We have developed a new video to explain why communities consider building their own broadband networks. Please pass it around, embed it in social media, and enjoy this 90 second video on the advantages of community broadband!
The Birth of Community Broadband
Glasgow, Kentucky, was the first community broadband network and also appears to have been the first city in the United States with citywide broadband access. This 10 minute video explores their story. Watch the video on Vimeo here.
Presentation: Economic Development and Community Broadband
On April 28, 2012, Christopher Mitchell gave a presentation as part of the Economic Development track of the Broadband Communities Conference in Dallas regarding the role of community networks. The full panel presentation is here (along with links to all the other presentations over 2 days of economic development).
Christopher's presentation runs a little over 9 minutes:
Community Fiber Networks Are Faster, Cheaper Than Incumbents
We compare the broadband prices and speeds of community networks to incumbent providers, using examples from North Carolina that are representative of modern community fiber networks. Incumbent providers want to outlaw these networks even though many, including the Federal Communications Commission, recognize the clear benefits of allowing communities to decide locally whether such an investment makes sense.
Community Broadband, A Level Playing Field?
Communities pursuing their own broadband network are met with accusations from massive incumbent telephone and cable companies saying that it is not fair for local governments to compete against the private sector. This video shows that incumbent providers actually have all the advantages.
Community Broadband Networks and Preemption
Testimony before Commissioners Copps and Clyburn of the Federal Communications Commission at a hearing in Minneapolis on August 19, 2010. Christopher Mitchell comments focus on the need for the FCC is actually regulate in the public interest to ensure an open Internet and the right of communities to build their own broadband infrastructure when they choose.
PBS: Need to Know - High Fiber
5/13/2011 - Rick Karr, a correspondent with PBS' Need to Know, travels to Europe to investigate why some countries there have surpassed the US in fast, affordable, and reliable access to the Internet.
Christopher Mitchell Talks Munis on Democracy Now!
3/4/2013 - While at the 2013 Freedom to Connect Conference, Christopher spent some time with host Amy Goodman and Catharine Rice from SEATOA. The three discuss community owned networks and lobbying efforts to stop them.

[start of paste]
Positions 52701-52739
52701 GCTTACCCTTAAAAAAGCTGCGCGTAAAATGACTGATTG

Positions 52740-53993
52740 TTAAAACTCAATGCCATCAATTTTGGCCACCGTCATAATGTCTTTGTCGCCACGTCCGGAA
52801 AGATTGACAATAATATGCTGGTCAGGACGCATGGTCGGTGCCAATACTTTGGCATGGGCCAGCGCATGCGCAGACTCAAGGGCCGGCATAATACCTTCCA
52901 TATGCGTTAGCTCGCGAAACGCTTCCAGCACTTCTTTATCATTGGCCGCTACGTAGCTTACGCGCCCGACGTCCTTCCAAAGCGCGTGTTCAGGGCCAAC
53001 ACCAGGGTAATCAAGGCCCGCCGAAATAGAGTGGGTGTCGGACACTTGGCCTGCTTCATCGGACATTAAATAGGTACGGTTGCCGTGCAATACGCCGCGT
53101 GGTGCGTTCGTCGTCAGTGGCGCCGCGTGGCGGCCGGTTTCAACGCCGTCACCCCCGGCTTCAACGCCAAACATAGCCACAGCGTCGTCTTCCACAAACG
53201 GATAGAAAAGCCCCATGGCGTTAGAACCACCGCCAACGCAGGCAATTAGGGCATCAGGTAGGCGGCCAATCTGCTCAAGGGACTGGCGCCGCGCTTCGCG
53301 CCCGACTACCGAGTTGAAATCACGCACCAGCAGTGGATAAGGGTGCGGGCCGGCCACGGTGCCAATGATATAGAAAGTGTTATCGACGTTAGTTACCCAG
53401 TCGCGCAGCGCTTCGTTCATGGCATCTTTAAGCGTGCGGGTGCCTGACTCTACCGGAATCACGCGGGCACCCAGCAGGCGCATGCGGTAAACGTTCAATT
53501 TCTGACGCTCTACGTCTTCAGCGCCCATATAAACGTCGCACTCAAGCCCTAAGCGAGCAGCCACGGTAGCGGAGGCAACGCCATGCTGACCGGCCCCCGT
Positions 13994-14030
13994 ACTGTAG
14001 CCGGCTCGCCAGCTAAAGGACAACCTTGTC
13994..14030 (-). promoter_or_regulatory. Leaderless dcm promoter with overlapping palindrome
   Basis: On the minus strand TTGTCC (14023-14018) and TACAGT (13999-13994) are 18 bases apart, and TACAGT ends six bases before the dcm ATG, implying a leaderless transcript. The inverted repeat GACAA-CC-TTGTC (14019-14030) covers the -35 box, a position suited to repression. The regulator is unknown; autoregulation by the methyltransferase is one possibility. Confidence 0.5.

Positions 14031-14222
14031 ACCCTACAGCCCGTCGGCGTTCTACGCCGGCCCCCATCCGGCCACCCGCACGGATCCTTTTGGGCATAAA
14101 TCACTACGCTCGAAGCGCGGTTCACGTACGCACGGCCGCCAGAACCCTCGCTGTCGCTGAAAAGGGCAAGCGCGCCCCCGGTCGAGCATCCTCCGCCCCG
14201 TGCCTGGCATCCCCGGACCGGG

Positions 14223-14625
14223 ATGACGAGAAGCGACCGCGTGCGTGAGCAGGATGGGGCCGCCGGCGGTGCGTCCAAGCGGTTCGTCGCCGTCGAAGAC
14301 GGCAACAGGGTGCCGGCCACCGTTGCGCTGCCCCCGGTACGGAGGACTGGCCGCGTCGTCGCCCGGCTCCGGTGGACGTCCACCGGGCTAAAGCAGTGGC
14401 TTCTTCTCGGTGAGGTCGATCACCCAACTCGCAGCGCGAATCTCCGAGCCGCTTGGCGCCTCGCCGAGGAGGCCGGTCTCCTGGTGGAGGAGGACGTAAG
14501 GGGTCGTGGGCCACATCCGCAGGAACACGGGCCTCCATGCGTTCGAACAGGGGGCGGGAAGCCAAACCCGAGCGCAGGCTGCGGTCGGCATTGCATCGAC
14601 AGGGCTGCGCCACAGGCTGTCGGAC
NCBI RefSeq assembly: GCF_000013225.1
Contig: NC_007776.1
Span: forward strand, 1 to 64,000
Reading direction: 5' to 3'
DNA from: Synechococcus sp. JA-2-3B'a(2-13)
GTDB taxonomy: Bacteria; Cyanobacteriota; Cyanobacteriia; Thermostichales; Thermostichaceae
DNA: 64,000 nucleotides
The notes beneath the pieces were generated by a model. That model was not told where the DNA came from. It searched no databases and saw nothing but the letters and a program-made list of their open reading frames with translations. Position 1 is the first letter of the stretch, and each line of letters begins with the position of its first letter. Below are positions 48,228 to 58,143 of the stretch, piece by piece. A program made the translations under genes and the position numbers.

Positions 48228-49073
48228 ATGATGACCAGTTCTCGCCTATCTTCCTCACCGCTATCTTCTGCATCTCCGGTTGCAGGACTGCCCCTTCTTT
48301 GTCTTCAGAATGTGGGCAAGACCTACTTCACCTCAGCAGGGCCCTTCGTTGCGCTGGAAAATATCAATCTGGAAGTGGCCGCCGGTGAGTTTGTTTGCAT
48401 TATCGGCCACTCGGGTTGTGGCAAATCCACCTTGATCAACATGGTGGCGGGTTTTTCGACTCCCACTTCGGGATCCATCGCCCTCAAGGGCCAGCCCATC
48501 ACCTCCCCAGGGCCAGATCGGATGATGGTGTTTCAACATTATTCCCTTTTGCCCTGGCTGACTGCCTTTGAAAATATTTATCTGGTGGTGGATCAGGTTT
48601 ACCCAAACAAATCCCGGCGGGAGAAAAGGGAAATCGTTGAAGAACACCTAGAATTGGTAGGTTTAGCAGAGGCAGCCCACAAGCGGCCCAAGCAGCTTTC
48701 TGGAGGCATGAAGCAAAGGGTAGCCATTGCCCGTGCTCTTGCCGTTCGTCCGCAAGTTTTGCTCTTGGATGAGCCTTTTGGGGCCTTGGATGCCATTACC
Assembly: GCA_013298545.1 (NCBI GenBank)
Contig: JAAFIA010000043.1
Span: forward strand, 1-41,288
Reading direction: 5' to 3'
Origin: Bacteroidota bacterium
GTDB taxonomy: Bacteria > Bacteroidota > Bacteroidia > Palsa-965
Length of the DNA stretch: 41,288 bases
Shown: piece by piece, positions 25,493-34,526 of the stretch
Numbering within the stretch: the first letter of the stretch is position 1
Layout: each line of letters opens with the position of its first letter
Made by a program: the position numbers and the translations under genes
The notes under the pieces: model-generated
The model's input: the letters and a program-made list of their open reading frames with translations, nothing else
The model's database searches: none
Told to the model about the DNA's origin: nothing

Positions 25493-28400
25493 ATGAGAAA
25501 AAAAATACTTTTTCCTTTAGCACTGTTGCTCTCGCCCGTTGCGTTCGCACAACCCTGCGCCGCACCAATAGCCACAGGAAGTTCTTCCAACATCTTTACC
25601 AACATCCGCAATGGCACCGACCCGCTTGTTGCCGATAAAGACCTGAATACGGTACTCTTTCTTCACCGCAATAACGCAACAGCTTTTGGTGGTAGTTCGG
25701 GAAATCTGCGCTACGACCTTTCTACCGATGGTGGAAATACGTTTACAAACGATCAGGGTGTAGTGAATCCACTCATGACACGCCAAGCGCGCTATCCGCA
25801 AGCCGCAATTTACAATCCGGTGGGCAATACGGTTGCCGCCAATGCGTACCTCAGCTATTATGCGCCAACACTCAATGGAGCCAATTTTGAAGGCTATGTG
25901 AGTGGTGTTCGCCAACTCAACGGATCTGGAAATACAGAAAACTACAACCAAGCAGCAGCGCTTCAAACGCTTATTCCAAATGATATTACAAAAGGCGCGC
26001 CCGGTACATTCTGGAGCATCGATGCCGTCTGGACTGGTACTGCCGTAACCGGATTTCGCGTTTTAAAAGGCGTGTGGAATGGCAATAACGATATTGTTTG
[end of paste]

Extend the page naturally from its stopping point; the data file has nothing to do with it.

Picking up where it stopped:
EPB Fiber has produced several testimonials from real Chattanooga residents on their switch.
Chippewa Valley Local Network
The University of Wisconsin Extension Service looks at Wisconsin cities pooled their resources to build a high-speed broadband network. The high-speed connections create opportunities to share applications, and open up possibilities for new uses of technology.
High Speed E-government
Another video from the Building Community Capacity through Broadband project (hosted by the University of Wisconsin Extension service) takes a look at how local governments use broadband and the importance of high capacity, reliable connections that they can actually afford.
iProvo for Dummies
Jesse Harris, of the Free UTOPIA blog, gave a presentation explaining broadband network concepts and definitions without technical jargon. He also offered a history and recent events update about iProvo in a special meeting.
Debate over Muni Broadband Competing With Private Sector
An oxford-style debate hosted by the Information Technology Innovation Foundation in Washington DC. Jim Baller and Christopher Mitchell defend local authority to build community networks over the course of a two hour debate. This is an excellent policy discussion.
If the people, acting through their elected local governments, want to pursue competitive community broadband, they shouldn’t be stopped by state laws promoted by cable and telephone companies that don’t want that competition.
I believe that it is in the best interests of consumers and competition that the FCC exercises its power to preempt state laws that ban or restrict competition from community broadband. Given the opportunity, we will do so.